Meanwhile, concerns about the quality and safety of clinical practice in some ISTCs began to circulate. In March 2006, Angus Wallace, professor of orthopaedic and accident surgery at Nottingham University, claimed that the NHS was having to fix the mistakes of inexperienced and poorly supervised foreign surgeons taken on by the ISTCs. 'We expect failures of hip replacements at approximately 1% a year and knees at about 1.5% a year,' he told the Guardian, 'but… some of the ISTCs… are looking at 20% failure rates.' Although the first wave of ISTCs was contractually required to report key performance indicators to the NHS, in practice many failed to do so, a shortcoming criticised in July 2007 in a much-delayed Healthcare Commission report.

It couldn't last. When the second wave of ISTCs was launched in 2005, the 'take and pay' provisions had gone. Seven of the intended 24 schemes were dropped in April 2006, and a further four subsequently.

Second-wave ISTCs have tended to be smaller facilities, often located on existing NHS sites. Contracts are still being negotiated, with considerably tighter terms and conditions and much greater local NHS involvement.

The CBI has protested volubly about the 'mismanagement' of this round of procurement, and at the framework for compensating companies that had bid for the cancelled schemes. Meanwhile, the DoH commercial directorate has seemingly had its teeth drawn, with most procurement resources transferred to strategic health authorities. Anderson himself has moved on, joining Swiss investment bank UBS at the end of 2006.

Yet beyond the protests, the independent sector appears sanguine about future prospects. More far-sighted firms must always have wondered whether the ISTC programme was anything more than a useful stick with which to beat the NHS, and hence ultimately expendable. But the programme continues, and perhaps what is noticeable is the absence of noise it now generates.

Even if the premiums paid to firms are falling, there are sound business reasons for the companies to stay in the NHS market. One is that the private hospitals' continuing popularity with patients, attracted by low hospital infection rates, single rooms and free parking, is underpinned by the government's recently reaffirmed commitment to 'patient choice'. This suggests a stable and relatively generous income stream for years to come. The payment by results tariff plus market forces factor, if less than ISTC owners have earned to date, must seem appealing when marginal capacity is being used and hospital overheads are already covered by other income.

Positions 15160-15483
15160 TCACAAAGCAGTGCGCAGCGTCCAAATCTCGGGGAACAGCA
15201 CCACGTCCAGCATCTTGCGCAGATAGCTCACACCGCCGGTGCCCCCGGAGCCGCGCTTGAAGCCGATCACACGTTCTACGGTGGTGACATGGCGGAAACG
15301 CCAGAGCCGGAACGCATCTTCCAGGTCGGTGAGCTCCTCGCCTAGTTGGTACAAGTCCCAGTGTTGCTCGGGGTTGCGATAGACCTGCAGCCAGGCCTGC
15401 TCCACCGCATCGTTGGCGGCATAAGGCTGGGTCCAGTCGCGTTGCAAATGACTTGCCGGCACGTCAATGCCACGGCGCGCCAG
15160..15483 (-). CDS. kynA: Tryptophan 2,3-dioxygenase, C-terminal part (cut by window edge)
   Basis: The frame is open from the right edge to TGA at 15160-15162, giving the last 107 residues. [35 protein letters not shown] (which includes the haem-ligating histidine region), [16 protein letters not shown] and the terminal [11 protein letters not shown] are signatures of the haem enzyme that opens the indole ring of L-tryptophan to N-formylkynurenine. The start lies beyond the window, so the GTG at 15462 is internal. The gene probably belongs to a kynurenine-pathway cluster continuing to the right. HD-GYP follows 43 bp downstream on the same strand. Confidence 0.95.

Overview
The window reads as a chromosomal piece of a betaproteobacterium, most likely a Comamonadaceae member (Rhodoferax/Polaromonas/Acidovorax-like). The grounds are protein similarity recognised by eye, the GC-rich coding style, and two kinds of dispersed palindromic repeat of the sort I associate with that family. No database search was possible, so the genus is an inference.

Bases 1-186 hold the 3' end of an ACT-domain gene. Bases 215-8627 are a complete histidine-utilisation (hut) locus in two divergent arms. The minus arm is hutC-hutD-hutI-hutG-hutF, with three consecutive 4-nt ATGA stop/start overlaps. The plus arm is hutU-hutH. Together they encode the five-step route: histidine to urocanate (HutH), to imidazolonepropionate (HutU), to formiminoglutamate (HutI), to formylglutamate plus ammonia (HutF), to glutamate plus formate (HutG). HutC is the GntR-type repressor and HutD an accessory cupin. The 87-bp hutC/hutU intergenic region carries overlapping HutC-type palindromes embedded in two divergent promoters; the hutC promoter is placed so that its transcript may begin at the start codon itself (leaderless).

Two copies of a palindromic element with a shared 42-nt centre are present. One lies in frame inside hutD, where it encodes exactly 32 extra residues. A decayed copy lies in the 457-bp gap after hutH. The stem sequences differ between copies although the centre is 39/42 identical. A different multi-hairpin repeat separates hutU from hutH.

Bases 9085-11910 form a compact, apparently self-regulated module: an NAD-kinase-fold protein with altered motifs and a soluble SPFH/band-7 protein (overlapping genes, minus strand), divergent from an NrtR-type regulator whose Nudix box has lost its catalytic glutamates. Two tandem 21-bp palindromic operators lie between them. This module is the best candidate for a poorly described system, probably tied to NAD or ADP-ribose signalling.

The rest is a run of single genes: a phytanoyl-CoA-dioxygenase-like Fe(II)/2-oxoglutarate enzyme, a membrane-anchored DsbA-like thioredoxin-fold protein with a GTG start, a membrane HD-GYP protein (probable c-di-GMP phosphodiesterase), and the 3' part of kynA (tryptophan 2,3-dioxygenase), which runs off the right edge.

Certainly market sentiment appears optimistic: witness the relatively high sums paid by General Healthcare Group when purchasing nine hospitals from Nuffield Hospitals in January 2008.

A second reason for firms to stay in the NHS market is the wider business environment. Pressure from the turmoil in the global financial markets is translating into intense competition for funds, with banks beginning to shore up their own liquidity via calls on investors through rights issues. Margins are being squeezed between rising running costs and commissioners' expectations of efficiency gains. And, as the cliché has it, when the going gets tough, the tough get going. Recent growth in the independent hospital sector seems to be driven by foreign firms – Netcare from South Africa, Ramsay Health Care from Australia (which acquired Capio UK last year) – used to delivering high volume throughput in state-funded or semi-insured health systems.

And there is a third reason: potential for growth. Not all NHS trusts will successfully leap through the regulator Monitor's hoops into the competitive new world of foundation trusts. So what will become of the perhaps 100 or more that fail? Some will, no doubt, be devoured by successful foundation trusts: the accounting model for such acquisitions was pioneered in Birmingham last year when Heartlands took over the Good Hope hospital trust. But that would lead inexorably towards local NHS monopolies; and monopoly is the antithesis of free choice.

To avoid political noise and accusations of 'privatising the NHS', boundaries might need to be blurred a little. So another possibility is emerging: perhaps the unsuccessful trusts could also become the growth potential for the independent sector. Instead of outright acquisition, commercial management skills could be introduced to struggling hospitals while formally they remained in the NHS, in an offer that trust boards would be rash to refuse. In fact, much the same process is already under way in the PCT sector. Channing Wheeler, now leading procurement for the DoH, is probably enthusiastic. He is, after all, a former vice-chair of United Health, parent company of United Health Europe – one of the 14 firms recently approved as a supplier of such services.

Steady income and growth potential in the context of a tightening market: it's attractive to the most demanding of venture capitalists.

Noel Plumridge is a former NHS finance director and the author of CIPFA's Payment by results